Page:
Warner Bros. Filming Theater Audiences

by Paul William Tenny

This is truly some creepy stuff. In an unverified letter written to The Consumerist, a D.C. moviegoer who went to see The Invasion (based on its weekend numbers, he is about the only person who did) noticed someone in the theater with the audience, sporting a video camera of some sort, but he wasn't trying to record an illegal bootleg of the film. I'm not sure anyone would want to, given the bad reviews. But no, this guy was apparently filming the audience periodically to get their faces on tape for WB.

After the movie I went to the Customer Service desk to inquire if they knew about this incident. The manager behind the desk informed me that Time Warner/Warner Bros had contracted a security company to film movie theater audiences around the country during the opening weekend of its movies in an effort to prevent piracy.

Warner Brothers has the right to ask, but they don't control theaters. The only way this happens is when the theater bends over and complies after an empty threat. I seriously doubt any threat to withhold their films by Warner Brothers would actually result in the boycott of any theater, especially with the way Invasion bombed. That film only made about $6 million this weekend ($3.2m after theaters take their cut) on costs of about $80 million. You do the math, and tell me where Warner Brothers should be spending their money, and focusing their attention.
I overheard at least 4 other people complain to customer service about this incident, with 2 of them stating that if this ever happened again they would stop using this particular chain of theaters. I was quite surprised at the reaction of the customer service employee, he did not seem to to care one bit that people were opening telling him they would stop using this theater and he brushed off the criticism by shrugging his shoulders and just stared blankly back at those of us who were complaining and passed the blame to Time Warner/Warner Bros.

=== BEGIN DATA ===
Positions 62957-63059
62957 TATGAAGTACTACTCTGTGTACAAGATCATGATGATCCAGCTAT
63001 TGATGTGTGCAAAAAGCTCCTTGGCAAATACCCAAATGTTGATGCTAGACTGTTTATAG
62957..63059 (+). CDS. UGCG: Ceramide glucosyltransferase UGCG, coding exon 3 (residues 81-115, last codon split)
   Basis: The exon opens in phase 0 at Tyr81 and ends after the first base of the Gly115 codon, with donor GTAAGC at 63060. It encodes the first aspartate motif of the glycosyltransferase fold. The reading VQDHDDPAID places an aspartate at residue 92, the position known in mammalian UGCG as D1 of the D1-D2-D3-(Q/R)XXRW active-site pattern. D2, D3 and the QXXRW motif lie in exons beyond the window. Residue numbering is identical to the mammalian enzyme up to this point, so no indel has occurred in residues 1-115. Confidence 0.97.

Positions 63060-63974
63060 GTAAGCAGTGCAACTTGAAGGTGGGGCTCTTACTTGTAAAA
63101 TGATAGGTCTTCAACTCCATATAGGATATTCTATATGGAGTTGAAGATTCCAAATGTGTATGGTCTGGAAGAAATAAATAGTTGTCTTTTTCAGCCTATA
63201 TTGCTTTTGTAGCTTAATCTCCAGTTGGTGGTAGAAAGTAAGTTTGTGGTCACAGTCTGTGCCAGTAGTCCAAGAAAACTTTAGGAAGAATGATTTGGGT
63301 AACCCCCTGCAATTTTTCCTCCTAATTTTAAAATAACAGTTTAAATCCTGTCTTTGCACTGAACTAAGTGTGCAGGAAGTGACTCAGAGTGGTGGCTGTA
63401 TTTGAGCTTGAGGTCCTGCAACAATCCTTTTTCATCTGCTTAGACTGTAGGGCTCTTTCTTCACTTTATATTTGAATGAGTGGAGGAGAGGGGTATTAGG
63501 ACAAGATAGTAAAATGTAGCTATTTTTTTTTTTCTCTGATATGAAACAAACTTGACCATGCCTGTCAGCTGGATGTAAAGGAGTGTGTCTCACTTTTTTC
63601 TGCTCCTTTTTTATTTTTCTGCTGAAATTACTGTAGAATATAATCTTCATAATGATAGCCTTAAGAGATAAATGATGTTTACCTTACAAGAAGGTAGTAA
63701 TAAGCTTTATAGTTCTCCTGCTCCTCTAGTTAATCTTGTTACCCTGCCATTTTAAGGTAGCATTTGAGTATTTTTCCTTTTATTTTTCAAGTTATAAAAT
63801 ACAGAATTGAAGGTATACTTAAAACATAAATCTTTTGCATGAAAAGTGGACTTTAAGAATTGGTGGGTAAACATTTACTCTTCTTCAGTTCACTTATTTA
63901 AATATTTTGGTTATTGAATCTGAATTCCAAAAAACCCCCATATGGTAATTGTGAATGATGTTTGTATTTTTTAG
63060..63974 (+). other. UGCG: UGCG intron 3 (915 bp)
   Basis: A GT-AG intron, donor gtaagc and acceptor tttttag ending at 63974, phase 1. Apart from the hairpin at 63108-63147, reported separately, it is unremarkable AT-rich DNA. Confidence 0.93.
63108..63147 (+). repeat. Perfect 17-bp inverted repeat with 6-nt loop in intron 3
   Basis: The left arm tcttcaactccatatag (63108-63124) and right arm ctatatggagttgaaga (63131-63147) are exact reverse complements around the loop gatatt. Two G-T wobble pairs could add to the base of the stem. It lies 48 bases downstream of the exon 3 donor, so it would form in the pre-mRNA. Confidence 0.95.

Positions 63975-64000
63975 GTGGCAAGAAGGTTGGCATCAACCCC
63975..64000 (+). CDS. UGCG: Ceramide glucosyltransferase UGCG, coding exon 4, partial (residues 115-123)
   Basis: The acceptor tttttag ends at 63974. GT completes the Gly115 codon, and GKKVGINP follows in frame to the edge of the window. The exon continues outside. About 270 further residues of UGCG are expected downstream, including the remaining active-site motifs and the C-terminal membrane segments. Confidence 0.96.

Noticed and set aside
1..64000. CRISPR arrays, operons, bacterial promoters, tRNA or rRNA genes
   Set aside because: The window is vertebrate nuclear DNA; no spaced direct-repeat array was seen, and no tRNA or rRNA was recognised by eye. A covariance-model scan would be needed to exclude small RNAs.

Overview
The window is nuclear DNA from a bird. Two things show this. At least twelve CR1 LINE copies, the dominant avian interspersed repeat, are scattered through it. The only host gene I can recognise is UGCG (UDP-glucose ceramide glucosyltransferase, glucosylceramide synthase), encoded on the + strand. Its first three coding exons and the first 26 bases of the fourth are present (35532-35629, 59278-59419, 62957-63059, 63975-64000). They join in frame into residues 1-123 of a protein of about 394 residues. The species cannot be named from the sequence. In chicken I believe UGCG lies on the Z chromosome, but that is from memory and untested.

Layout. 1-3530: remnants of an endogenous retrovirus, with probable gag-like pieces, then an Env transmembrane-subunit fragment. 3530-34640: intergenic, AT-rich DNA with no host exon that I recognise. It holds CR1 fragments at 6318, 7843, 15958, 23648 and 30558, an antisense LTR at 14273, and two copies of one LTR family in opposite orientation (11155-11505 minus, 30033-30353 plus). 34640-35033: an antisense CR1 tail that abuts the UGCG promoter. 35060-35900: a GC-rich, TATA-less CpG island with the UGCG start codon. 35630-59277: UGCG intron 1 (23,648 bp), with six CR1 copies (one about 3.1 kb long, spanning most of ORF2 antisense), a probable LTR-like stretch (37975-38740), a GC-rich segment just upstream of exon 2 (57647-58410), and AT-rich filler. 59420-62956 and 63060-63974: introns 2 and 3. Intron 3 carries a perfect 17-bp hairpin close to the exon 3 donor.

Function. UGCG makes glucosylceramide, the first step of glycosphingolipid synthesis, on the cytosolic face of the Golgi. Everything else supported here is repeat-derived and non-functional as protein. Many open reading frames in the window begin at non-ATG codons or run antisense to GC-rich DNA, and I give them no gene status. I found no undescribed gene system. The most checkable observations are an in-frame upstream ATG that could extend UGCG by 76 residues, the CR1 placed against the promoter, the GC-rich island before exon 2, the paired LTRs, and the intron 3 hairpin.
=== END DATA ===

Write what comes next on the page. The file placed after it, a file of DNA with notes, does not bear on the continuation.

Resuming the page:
Four here, four there, eventually you're talking about some serious numbers. But I guess it really doesn't matter to theater owners. They aren't the ones spending $80 million to make movies and are happily gouging people with $11 tickets for crappy accommodations, crappy snacks, and bad parking.

Read Wil Wheaton's commentary on this, where I originally found the story. His story about the home theater system replacing theaters is dead on. Screw driving an hour to sit in a cramped theater which a bunch of jerks who don't know know how to shut up for an hour and a half. I'll wait for the DVD.

Actually, with what I'm doing these days, I'll wait for the DVD so I can rip it to AVC-1 and store that sucker on my HTPC. Then that box and disc are going right in the closet with my CD's.

I will never go to a theater chain that allows this kind of intrusion. Not only that, I won't go back even after they've stopped. And seriously, this isn't going to stop piracy. Just look at the theater bootlegs, most of them are shot in an empty theater because the guy paid someone off, or actually works at the theater himself. Live audience bootlegs are crappy and rare, and this will never stop the real problem, which isn't this stuff.

It's the millions of picture-perfect copies selling for $1-3 on the streets of China. Way to harass the people who actually paid to see your movie Warner Brothers. Way to screw the people who choose the right path who will now rather wait for the DVD, or just steal it.

All because of you.


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